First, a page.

FOR IMMEDIATE RELEASE – October 25, 2013
Contact: Greta Bergstrom, 651.336.6722, email@example.com
TAKEACTION MINNESOTA HOSTS FIRST-OF-ITS-KIND PUBLIC MEETING WITH TARGET CORPORATION OVER SOLUTIONS TO REDUCING STATE’S RACIAL JOBS GAP
Target Corp. announces it will ‘Ban the Box’ on all job applications nationwide
Minneapolis, MN (October 25, 2013) – In a first-of-its-kind public meeting spilling into an overflow room at the Capri Theater on West Broadway Avenue, executives with Target Corporation came to North Minneapolis on Thursday night to engage in a serious community dialog about how corporate hiring policies prevent people with criminal records – disproportionately people of color — from securing a job, a central factor in helping people rebuild their lives and keep communities safe and strong. The community meeting was organized by TakeAction Minnesota through its Justice 4 All fair hiring campaign.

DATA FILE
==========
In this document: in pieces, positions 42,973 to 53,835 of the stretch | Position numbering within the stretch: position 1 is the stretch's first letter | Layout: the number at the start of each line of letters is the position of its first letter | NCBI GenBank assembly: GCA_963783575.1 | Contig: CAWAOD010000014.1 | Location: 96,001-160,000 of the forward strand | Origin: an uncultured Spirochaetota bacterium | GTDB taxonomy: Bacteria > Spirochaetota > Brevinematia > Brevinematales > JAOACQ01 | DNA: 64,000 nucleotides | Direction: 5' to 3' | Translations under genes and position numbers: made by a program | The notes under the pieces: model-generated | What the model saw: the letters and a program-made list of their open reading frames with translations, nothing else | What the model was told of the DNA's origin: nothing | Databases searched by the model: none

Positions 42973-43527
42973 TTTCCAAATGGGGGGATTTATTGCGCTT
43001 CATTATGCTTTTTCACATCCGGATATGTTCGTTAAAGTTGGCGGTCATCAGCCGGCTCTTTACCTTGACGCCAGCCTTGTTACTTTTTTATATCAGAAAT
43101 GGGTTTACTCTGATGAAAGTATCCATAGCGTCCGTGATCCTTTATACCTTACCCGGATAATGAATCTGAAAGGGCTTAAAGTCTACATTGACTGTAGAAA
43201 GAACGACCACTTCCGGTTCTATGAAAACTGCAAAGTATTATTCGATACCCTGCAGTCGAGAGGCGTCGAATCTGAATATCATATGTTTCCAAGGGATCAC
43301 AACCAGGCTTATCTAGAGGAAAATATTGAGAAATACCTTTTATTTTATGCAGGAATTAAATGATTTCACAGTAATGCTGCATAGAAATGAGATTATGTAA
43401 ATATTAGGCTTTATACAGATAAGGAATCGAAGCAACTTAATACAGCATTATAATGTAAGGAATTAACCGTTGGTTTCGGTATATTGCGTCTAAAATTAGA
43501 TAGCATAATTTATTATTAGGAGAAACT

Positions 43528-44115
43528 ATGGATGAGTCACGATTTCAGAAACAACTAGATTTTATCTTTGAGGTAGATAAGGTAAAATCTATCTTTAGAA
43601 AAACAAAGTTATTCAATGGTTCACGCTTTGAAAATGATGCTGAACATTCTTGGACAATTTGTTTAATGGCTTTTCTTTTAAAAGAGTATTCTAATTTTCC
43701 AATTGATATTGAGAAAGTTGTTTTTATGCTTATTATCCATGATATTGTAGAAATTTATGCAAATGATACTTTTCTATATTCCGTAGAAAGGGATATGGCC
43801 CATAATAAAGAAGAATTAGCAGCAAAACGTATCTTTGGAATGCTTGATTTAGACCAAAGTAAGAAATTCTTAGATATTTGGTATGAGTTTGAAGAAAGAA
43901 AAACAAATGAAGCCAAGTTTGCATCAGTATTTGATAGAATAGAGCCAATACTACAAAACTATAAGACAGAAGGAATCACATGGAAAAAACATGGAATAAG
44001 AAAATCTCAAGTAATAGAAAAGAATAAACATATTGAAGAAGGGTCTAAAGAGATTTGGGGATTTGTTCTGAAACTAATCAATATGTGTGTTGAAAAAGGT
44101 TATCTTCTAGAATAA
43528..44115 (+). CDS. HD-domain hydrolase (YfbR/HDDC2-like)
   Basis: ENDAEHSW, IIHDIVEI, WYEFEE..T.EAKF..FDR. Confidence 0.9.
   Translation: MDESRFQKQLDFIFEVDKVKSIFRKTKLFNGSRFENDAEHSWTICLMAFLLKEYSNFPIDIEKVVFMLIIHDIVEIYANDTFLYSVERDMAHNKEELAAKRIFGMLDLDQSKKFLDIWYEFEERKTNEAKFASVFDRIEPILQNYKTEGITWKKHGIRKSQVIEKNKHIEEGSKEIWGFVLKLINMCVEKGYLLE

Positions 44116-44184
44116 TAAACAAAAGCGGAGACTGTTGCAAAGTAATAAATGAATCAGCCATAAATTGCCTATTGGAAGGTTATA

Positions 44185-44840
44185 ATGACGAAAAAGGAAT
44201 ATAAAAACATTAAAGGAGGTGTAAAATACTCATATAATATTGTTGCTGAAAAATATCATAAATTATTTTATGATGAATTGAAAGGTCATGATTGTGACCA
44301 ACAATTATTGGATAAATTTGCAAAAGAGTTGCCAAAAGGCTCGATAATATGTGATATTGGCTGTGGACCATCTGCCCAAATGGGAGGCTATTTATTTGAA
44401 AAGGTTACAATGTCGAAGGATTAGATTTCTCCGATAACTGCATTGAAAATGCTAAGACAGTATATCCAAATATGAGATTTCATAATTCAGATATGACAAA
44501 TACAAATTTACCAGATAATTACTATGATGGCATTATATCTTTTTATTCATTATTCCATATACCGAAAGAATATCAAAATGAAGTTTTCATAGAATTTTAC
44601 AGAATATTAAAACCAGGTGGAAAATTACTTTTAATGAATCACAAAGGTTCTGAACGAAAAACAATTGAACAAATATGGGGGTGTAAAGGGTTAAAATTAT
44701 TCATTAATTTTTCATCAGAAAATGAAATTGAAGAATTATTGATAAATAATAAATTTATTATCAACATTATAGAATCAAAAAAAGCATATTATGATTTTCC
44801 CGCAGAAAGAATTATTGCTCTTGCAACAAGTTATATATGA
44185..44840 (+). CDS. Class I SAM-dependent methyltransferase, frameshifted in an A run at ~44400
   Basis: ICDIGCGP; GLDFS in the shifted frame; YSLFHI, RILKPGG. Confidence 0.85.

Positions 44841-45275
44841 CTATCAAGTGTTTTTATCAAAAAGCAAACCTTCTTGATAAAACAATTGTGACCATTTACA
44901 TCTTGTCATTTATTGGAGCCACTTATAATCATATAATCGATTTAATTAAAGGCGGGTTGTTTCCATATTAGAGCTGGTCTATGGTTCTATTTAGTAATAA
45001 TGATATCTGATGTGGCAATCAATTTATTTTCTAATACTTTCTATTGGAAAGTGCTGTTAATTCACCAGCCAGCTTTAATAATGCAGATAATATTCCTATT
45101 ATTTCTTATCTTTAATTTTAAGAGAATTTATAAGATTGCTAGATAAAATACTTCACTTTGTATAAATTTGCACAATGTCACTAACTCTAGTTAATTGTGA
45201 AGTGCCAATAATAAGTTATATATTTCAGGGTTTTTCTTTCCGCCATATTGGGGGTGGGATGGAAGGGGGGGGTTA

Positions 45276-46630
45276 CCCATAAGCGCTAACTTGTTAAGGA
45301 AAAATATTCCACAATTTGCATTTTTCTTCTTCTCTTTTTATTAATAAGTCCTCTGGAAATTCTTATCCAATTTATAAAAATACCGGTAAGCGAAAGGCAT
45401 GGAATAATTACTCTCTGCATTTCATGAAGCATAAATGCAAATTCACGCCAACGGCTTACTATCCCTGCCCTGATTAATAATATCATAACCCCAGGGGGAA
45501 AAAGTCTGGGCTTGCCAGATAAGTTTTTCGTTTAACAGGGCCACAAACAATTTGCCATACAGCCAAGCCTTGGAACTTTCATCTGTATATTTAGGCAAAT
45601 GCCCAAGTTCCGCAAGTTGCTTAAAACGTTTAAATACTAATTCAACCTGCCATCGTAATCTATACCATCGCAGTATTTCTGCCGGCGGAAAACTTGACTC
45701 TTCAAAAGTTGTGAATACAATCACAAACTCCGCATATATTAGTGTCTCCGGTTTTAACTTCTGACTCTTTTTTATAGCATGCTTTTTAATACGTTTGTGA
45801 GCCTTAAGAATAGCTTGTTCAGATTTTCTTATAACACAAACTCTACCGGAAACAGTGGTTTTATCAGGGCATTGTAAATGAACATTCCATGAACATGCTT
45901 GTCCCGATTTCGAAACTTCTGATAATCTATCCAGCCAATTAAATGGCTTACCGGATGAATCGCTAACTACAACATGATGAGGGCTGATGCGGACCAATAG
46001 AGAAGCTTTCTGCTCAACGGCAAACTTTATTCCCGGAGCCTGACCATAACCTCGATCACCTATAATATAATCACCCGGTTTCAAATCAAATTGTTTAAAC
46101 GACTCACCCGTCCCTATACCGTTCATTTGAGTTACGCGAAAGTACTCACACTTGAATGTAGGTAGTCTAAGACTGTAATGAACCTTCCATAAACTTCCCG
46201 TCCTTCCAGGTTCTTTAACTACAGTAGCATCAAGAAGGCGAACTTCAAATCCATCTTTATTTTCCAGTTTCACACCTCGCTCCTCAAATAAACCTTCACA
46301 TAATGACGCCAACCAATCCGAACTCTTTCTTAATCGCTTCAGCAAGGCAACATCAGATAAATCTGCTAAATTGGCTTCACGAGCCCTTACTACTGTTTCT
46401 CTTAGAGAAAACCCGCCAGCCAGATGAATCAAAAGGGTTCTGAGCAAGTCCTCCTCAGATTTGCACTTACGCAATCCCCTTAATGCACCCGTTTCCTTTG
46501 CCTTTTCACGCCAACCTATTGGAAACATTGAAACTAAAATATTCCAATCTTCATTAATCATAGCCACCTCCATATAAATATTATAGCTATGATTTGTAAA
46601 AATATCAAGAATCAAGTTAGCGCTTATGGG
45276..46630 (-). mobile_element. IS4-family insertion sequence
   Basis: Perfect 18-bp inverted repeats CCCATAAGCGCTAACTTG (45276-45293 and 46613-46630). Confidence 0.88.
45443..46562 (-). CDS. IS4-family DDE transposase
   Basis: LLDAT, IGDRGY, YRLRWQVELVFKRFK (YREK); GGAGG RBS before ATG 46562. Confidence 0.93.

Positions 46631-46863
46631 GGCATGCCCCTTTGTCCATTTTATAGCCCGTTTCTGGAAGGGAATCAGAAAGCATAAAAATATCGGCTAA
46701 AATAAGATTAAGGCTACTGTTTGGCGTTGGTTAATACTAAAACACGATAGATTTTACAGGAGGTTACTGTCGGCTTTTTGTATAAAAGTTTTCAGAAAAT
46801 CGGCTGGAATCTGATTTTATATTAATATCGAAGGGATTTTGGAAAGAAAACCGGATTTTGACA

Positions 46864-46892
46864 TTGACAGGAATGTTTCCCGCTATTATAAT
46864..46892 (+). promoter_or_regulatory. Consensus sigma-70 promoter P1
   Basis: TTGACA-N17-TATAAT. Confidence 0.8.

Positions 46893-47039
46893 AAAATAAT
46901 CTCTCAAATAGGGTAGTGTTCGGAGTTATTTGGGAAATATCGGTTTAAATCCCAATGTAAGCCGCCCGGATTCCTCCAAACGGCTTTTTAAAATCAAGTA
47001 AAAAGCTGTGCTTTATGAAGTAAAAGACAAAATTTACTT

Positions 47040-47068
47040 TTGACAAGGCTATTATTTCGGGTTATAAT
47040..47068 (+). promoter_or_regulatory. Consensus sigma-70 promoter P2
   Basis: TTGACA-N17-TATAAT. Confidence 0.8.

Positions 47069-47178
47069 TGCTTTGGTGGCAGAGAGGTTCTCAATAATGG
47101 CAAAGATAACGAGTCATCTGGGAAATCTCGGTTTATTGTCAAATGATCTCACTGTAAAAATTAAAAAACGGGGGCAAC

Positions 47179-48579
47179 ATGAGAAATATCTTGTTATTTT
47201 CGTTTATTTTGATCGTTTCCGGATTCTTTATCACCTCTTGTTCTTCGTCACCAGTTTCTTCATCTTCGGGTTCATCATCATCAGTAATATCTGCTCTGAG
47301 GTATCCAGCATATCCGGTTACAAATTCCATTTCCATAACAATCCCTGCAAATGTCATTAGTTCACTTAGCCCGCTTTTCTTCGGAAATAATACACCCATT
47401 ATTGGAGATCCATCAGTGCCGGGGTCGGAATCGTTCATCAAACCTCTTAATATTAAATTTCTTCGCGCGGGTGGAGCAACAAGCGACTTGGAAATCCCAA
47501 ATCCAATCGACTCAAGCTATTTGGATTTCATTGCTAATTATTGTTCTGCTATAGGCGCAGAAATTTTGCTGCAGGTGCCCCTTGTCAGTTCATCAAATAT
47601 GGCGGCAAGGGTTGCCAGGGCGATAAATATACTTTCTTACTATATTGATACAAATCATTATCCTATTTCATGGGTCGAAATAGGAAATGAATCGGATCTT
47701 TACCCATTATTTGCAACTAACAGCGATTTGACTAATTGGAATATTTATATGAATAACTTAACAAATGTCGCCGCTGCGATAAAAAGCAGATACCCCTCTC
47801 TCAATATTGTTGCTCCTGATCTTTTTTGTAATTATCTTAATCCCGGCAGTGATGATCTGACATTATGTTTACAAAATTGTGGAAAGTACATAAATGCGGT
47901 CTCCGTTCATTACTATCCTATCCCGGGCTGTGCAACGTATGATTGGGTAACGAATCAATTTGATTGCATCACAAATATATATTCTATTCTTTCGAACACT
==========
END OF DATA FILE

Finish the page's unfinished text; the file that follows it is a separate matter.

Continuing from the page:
At the forum, Target’s Vice-President of Employee and Labor Relations, Jim Rowader, announced that the company would be instituting a nationwide ban on the checkbox included on employment applications that screens for an applicant’s past criminal history. It is a significant step in removing a key employment barrier for those with records from one of the nation’s largest employers.
TakeAction Minnesota’s Executive Director, Dan McGrath, told the audience “ending racism in employment demands the leadership of Minneapolis’ Northside community.” McGrath said TakeAction Minnesota has worked for over two years to build a base of leadership on the Northside to address inequities in employment. “No matter their credentials and work ethic, the fact is that there are structural barriers in place that stop people from getting jobs. Our Justice 4 All campaign was launched by leaders from this community so that no one who has been locked up is locked out of a job and a positive future.”